Tuesday, July 29, 2014
After investigating two false crawls Monday morning, hope was the turtle was not to traumatized and would be back to nest. Didn't have to wait to long. NMB Dispatch calls the NMB STP around 10:15PM, report just came in of a large turtle on the beach. Only 5 blocks south from where the turtle was harassed the night before. Sure enough, turtle was in the middle of the beach, throwing sand and finishing the nesting process. But, turtle was surrounded by a group of people, flashlights shining from all sides. Request was quickly made to turn the lights off, let her finish in the dark. Everyone watched in the dark as she finished and slowly crawled back into the ocean.
Next morning, only a short length of her outgoing crawl remained down by the water line. Incoming crawl had been completely erased from all of the people walking around and watching her.
Sun just starting to rise, beach has already been raked
Short outgoing crawl in the wet sand
Beach had already been raked at 6AM so crawl ended in the raked area
In the deeper, dryer sand near the body pit, outgoing crawl is barely visible among all of the human tracks
Body Pit. Turtle nested in the middle of this wide beach. Soft layer of sand was only inches deep,
sand under this layer is very dense and hard packed
No incoming track is left after being completely wiped out by all people walking around as the turtle nested.
Egg cavity is difficult to locate. This turtle had a strange body pit with piles of sand.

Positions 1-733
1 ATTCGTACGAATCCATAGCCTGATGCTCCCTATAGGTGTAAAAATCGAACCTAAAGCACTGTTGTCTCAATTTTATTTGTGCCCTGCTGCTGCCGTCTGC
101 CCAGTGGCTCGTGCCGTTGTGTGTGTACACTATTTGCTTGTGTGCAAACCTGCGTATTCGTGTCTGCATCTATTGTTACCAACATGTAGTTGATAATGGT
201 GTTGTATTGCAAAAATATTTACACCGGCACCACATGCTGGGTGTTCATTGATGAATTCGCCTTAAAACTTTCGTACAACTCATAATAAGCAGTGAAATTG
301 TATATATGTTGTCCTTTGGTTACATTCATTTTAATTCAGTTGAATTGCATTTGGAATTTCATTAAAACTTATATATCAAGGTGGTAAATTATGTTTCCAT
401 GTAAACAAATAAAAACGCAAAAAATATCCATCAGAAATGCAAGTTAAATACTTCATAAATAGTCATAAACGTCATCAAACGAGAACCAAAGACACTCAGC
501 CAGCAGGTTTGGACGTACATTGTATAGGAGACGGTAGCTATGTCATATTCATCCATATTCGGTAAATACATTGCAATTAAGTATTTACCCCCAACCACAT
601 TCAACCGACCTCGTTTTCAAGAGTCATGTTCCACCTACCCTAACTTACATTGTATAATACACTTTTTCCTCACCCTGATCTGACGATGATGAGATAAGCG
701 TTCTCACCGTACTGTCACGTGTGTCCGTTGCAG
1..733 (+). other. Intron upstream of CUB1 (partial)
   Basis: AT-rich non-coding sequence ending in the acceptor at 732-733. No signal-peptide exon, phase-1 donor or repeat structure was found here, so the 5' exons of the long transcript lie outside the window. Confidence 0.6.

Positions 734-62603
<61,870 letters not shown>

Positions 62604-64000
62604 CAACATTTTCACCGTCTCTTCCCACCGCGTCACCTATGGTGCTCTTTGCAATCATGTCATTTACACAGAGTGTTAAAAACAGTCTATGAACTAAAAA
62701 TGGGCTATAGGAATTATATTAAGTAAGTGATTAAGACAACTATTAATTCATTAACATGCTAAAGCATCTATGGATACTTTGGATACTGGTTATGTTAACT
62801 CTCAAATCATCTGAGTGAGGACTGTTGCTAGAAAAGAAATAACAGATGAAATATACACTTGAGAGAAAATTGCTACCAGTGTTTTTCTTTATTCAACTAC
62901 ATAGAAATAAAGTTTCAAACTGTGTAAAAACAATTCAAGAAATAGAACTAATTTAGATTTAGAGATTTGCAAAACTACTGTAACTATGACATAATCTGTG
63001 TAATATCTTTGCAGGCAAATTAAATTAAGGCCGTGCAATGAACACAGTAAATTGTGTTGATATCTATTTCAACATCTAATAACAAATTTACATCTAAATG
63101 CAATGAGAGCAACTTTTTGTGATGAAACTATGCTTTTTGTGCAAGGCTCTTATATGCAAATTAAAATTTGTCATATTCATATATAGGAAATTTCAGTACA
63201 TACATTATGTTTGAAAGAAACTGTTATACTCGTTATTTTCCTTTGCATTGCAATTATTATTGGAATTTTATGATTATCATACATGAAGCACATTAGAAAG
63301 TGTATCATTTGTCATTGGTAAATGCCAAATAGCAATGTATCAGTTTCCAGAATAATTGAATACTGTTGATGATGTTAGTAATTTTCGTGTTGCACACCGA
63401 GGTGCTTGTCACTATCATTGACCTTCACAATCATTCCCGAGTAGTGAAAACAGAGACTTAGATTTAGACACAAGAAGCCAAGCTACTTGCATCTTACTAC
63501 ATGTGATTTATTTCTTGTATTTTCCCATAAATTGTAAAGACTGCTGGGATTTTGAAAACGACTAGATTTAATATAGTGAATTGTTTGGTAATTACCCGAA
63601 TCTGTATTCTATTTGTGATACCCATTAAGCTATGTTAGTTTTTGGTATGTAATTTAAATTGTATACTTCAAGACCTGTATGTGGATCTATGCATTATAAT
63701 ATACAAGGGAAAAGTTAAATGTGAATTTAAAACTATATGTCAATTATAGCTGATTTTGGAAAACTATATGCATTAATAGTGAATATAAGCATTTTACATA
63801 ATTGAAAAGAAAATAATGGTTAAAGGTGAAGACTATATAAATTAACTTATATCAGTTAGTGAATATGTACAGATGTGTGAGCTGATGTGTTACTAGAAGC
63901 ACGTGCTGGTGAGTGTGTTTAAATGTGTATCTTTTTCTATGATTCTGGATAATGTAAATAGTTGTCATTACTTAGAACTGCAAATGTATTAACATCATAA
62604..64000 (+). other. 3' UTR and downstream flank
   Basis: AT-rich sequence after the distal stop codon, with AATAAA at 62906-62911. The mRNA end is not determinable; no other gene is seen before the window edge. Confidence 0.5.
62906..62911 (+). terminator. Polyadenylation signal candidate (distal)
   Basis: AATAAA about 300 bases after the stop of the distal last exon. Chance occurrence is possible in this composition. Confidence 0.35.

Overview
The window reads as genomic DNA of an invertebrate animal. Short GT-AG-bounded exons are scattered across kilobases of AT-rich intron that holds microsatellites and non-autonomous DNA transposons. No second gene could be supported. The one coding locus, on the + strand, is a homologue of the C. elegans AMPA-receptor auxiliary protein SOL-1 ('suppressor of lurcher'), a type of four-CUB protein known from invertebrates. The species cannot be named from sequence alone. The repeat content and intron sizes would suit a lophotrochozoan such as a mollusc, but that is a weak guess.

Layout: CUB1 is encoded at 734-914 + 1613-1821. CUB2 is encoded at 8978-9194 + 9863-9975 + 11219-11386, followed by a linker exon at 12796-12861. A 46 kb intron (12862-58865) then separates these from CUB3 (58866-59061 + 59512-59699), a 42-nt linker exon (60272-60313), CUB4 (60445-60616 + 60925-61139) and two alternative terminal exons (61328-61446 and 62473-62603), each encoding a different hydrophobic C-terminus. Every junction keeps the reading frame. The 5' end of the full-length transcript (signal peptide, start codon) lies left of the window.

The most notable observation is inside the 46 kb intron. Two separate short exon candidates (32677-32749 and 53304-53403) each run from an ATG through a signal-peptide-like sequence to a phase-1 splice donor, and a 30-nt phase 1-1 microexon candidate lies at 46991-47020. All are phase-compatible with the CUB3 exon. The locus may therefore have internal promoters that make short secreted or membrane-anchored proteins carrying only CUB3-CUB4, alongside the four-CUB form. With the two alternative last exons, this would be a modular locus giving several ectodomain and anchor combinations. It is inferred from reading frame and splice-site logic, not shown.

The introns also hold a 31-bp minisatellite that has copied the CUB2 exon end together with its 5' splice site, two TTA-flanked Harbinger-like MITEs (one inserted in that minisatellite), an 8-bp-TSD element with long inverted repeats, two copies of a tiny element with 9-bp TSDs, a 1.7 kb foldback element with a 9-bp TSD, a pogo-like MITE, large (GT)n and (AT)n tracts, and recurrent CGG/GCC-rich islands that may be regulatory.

lots of thrown sand, egg chamber was finally found but not where initially thought to be
Two spacer eggs, more common in Leatherback Turtle Nests than
in Loggerhead Nests are found. Placed next to a golf ball (about the size of a normal
loggerhead egg) to show size. No known reason for these little eggs, though
might be excess calcium mother is getting rid of
One egg taken for DNA. Being examined by a NMB STP
Because the nest is located in the middle of this busy beach, in the way of Sanitation, NMB Beach Patrol and beach users, the nest is relocated to a quieter part of the beach
116 eggs, 1 egg taken for DNA, 115 eggs being relocated
Empty Egg Chamber
Processing the DNA Egg
Relocating eggs to a new home
Youngest volunteers decide to dig in the sand as the eggs are
Poles going up
Eggs are resting in new home
Poles and orange DNR sign are up marking the nest
A huge thanks to all who helped this brave mother nest last night. Although
not a relaxed, dark environment, she was determined and accepted all the people hovering
A thanks to Jake, Mike and Bob for calling NMB Dispatch and then calling the NMB STP. Thanks for your pictures.
A special thanks to the family who met me on the beach by following my red light and showed me where the nest was. My initial location was 4 or 5 blocks off so I walked a good distance before finding the nest.
Thanks to all of the Tuesday Volunteers who walked their assigned segment and then helped with the nest. Thanks to the other NMB STP Volunteers who came on their time off and helped.
Thank you Sue for the pictures.
Posted by NMB Sea Turtle Patrol at 7:19 PM
Monday, July 28, 2014
Sunday night...Call came in around 10:30PM, Turtle on the beach, think she is nesting but a large group of people, 40 or more, are harassing her, touching her, taking flash pictures, shining bright lights on her. Very loud...have chased her up into the narrow beach access/walkover of a busy high rise.
Tracks left on the beach Monday morning
Turtle was chased up this narrow walkover
Turtle stop at the top of the walkway and tried to crawl into the adjacent dunes.
She was stopped by this old sand fence.
Vegetation was trampled down by her large body
Trying to turn back to the ocean, turtle went a few feet up this handicapped ramp
People coming down the ramp were asked to use the stairs, they refused,
stepping over the turtle instead
Once turned in this shallow walkway, turtle sped down to the ocean
Police and the NMB Sea Turtle Patrol arrive on the scene but the poor